“Juneau is a great place for travelers because of its scenery and outdoor adventures, as well as its arts and culture scene,” says Liz Perry, president and CEO of Travel Juneau. “Alaska’s capital city is so compact and walkable that folks can go on a hike or enjoy a water experience within just a few blocks of downtown.”
When it comes to hiking, groups have a lot of options. The city has dozens of trails, with views of verdant rainforests, rugged cliffs and picturesque waterfalls beckoning visitors to take a walk in the woods.
“There are hikes for all abilities in Juneau,” adds Perry. “And we have more miles of hiking trails than miles of road.”
She also recommends checking out Mendenhall Glacier, which welcomes more than 500,000 visitors per year. The ice mass, which is 13 miles from the heart of the city, is half a mile wide and 1,800 feet at its deepest point. It can be explored on foot, with walking paths leading to different vistas of the glacier. The trails offer opportunities for wildlife viewing, which can include everything from eagles and porcupines to black bears.
The city also is home to two history-related attractions, the Alaska State Capitol and the Alaska State Museum. Constructed in 1931 as a territorial government building, the capitol includes large marble columns, a reproduction of the Liberty Bell and a number of murals, photographs and paintings. Self-guided tours of the capitol are offered Monday through Friday.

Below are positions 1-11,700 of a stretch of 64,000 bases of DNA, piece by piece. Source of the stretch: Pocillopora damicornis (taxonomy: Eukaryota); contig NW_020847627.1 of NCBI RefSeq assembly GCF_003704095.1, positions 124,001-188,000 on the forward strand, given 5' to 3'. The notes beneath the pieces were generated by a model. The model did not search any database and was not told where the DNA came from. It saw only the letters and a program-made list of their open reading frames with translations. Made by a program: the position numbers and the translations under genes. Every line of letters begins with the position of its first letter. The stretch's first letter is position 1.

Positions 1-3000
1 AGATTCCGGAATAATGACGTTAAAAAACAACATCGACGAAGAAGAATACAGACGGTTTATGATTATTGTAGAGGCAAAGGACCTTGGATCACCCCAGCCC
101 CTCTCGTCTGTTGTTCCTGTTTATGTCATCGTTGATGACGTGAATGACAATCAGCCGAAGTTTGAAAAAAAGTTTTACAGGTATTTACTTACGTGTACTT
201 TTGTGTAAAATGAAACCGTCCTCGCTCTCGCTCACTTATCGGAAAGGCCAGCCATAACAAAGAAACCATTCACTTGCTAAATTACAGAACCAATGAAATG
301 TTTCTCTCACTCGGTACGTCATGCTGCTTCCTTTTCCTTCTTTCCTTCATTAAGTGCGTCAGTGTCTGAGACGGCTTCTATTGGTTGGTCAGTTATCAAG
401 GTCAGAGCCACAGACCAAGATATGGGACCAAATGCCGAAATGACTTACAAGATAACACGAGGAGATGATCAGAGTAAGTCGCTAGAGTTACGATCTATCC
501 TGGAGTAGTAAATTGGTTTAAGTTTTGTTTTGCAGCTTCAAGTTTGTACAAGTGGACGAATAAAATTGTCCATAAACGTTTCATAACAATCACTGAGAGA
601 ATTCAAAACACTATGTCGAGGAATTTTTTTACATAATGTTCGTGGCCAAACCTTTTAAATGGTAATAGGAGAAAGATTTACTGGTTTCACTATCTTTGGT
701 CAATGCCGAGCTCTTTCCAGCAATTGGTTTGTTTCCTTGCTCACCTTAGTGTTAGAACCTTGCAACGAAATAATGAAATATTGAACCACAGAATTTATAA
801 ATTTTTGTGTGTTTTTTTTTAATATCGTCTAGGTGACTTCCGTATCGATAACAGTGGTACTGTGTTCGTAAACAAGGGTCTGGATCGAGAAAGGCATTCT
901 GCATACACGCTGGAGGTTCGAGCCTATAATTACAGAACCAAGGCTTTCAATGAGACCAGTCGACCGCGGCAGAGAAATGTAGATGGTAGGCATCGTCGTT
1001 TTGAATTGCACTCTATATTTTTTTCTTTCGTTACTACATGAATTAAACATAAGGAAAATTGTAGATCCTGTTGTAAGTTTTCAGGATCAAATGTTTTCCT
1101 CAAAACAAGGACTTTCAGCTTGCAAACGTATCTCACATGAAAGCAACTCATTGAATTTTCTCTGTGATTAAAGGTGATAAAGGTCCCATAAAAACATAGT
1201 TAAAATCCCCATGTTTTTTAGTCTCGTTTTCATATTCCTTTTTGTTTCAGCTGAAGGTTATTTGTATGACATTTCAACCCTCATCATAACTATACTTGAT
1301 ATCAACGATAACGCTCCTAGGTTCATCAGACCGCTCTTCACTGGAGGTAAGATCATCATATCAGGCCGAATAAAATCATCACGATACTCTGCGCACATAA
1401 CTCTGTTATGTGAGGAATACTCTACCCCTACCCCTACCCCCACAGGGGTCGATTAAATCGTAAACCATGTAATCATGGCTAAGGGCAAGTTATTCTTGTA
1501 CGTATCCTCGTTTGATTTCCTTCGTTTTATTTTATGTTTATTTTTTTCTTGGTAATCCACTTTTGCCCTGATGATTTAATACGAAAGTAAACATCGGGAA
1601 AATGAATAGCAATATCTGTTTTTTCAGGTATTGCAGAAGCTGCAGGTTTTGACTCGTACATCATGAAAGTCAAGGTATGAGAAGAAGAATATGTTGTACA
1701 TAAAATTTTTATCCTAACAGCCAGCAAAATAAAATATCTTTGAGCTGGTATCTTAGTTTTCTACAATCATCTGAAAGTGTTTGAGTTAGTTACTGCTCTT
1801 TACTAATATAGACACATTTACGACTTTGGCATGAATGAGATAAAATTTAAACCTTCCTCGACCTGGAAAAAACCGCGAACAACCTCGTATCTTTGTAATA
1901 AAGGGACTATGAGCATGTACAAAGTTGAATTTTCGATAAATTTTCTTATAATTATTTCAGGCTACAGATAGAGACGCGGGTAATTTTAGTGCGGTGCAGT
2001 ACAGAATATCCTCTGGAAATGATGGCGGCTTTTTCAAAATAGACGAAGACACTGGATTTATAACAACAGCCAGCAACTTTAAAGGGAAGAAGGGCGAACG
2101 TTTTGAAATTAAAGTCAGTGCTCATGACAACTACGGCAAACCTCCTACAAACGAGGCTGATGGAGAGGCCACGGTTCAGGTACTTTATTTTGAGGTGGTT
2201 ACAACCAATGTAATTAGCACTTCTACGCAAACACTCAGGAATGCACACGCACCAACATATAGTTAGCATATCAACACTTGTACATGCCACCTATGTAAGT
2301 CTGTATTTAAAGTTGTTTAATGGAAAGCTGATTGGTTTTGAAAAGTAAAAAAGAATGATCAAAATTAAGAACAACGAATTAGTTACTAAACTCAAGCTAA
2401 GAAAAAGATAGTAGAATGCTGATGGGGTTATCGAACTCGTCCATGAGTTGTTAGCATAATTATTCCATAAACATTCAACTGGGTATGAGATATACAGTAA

The Alaska State Museum offers many perspectives on life in the 49th state, including the traditions of its many native tribes. Following a major construction project, the award-winning attraction, which is part history center and part art gallery, reopened in downtown Juneau in 2016.
Top photo: Alaska State Museum
Photo by Travel Juneau
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Harbor 360 Hotel
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Palm Springs Aerial Tramway
Red Lion Hotel
Ronald Reagan Presidential Library